The topic of radioactivity crops up often in my works. Like everyone else, it definitely became a more immediate topic for me following the TEPCO Fukushima Daiichi Nuclear Power Plant accident in the 2011 Tohoku earthquake and tsunami. However, I had actually been interested in what we call "radioactivity" and its related history even before the disaster. That interest led me to discover the existence of laboratory notebooks by Marie Curie, who discovered radioactive radium and received the Nobel Prize twice, in Physics and in Chemistry. A search revealed that one of her notebooks is actually kept in the library at Meisei University in Japan. At first glance, it looks nothing more than a charming cloth-bound notebook, but holding a Geiger counter up to it gives a faint indication that something is there. I was told that because Marie Curie handled highly radioactive materials with her bare hands, any fingerprints left in the notebook still give off measurable radioactivity.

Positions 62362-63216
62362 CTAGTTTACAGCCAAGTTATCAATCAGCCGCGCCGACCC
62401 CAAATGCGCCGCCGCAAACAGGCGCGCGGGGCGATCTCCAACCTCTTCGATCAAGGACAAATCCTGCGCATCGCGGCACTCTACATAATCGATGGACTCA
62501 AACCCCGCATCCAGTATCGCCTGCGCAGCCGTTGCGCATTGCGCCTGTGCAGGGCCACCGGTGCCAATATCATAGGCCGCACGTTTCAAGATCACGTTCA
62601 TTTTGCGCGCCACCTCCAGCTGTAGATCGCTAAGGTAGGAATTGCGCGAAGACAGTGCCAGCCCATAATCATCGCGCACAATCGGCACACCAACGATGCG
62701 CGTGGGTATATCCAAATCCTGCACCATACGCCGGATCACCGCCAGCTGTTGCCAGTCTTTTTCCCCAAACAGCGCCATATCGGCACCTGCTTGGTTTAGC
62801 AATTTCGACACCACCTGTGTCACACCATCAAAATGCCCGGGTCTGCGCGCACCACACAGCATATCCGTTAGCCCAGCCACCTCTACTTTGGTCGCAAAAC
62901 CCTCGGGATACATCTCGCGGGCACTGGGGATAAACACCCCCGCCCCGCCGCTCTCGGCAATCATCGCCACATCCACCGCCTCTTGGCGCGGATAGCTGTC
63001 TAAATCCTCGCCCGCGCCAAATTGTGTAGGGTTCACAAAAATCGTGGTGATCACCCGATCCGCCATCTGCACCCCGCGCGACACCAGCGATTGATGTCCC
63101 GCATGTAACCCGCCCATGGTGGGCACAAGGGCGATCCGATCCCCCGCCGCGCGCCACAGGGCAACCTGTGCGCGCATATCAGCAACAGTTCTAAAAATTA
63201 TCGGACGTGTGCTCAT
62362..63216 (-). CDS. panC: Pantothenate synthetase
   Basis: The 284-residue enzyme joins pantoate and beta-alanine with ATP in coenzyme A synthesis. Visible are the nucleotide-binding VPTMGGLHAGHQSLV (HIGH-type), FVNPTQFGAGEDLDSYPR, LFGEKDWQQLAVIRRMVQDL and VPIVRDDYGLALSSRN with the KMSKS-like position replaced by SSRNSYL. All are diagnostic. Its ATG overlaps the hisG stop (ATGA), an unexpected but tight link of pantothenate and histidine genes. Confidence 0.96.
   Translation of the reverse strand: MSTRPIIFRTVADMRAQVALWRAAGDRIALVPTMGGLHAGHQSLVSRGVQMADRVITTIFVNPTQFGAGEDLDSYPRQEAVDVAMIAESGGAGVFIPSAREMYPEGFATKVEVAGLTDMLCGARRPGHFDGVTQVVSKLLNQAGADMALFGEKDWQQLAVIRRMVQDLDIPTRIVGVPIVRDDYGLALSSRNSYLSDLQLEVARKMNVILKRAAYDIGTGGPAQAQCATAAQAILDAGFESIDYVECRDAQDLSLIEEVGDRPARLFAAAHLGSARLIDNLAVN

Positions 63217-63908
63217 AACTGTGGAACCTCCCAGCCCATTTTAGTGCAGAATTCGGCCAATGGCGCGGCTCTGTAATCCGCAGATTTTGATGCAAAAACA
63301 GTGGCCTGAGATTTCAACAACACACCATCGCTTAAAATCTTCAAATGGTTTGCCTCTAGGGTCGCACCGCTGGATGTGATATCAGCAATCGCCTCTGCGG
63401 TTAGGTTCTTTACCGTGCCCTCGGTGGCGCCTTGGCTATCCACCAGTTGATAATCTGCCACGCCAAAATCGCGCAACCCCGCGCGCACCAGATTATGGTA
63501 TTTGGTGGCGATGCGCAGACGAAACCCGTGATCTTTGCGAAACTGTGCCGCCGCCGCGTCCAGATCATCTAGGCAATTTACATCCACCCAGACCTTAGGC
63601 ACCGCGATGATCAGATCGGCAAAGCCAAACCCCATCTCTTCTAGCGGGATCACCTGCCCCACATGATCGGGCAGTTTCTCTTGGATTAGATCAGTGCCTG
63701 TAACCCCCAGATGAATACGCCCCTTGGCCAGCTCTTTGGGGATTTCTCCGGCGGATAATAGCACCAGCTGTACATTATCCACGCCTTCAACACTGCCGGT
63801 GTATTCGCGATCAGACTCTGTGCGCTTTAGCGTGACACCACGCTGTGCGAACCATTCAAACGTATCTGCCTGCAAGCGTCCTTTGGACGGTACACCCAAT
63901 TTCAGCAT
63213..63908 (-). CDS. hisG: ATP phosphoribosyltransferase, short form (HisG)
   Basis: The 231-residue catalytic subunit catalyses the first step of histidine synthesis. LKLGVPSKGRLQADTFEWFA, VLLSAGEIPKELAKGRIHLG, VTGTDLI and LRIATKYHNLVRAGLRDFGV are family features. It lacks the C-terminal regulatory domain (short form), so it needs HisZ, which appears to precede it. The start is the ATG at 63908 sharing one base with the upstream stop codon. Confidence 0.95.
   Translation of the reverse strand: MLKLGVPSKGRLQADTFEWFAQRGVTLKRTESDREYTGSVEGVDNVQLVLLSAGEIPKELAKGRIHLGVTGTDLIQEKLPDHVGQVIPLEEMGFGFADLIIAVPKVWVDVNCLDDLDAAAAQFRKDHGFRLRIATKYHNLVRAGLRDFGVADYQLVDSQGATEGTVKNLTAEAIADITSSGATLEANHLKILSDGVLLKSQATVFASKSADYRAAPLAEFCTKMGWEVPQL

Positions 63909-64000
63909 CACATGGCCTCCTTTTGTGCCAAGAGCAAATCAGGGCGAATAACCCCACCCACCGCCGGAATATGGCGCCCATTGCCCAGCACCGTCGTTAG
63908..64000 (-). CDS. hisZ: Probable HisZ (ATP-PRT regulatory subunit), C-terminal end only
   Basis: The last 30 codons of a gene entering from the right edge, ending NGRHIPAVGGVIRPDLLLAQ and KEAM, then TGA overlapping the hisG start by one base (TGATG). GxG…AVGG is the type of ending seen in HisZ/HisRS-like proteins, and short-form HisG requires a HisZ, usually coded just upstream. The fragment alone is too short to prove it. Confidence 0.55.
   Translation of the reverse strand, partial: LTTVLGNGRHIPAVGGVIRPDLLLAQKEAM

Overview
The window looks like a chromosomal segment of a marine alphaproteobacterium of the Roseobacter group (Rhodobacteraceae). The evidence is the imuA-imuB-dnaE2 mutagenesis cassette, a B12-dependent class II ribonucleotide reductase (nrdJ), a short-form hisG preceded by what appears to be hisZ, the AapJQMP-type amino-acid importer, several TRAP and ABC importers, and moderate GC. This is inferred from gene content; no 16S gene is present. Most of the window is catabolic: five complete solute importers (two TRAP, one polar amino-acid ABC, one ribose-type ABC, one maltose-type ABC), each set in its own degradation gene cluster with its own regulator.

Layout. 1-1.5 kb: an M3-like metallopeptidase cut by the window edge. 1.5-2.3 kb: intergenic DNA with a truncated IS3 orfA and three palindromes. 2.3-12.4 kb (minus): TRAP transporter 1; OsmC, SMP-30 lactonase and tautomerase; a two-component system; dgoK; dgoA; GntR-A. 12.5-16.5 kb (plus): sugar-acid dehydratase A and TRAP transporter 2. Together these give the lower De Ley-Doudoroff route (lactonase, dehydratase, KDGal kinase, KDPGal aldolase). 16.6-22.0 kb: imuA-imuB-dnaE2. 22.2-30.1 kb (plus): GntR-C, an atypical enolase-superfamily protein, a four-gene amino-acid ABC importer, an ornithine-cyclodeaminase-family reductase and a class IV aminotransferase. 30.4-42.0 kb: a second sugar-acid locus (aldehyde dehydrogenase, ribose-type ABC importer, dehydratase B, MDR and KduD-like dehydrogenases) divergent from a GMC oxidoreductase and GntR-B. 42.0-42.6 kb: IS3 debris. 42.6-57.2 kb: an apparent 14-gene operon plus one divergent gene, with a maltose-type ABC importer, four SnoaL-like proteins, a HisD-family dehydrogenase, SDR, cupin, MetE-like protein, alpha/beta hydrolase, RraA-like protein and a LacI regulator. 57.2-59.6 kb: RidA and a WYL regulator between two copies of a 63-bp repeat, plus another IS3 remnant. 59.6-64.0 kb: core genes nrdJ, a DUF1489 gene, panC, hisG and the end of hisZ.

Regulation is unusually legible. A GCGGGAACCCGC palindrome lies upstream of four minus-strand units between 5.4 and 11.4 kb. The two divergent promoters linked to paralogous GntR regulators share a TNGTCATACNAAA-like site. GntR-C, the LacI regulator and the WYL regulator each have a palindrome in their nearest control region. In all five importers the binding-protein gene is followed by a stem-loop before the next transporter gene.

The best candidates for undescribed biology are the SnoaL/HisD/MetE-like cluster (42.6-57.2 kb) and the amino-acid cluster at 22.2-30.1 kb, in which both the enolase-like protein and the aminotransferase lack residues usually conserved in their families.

Marie Curie held radium in her hands for the first time in 1902, nearly 120 years ago. Considering that the half-life of radioactive radium is thought to be 1601 years, her fingerprints on the notebook will still be radioactive in the year 3503 A.D. Although somewhat ironic, I suddenly felt that it connected in some way to Anne Frank's wish to "go on living even after [her] death." The people in that distant future may not remember Marie Curie's name, but the traces of her life will remain. Given that, I thought it might be important to write about the issue of radioactivity and nuclear power in a way that transcends the questions of right or wrong and for or against. That is what I do in my LUMINOUS books, as well as in other past series and installations.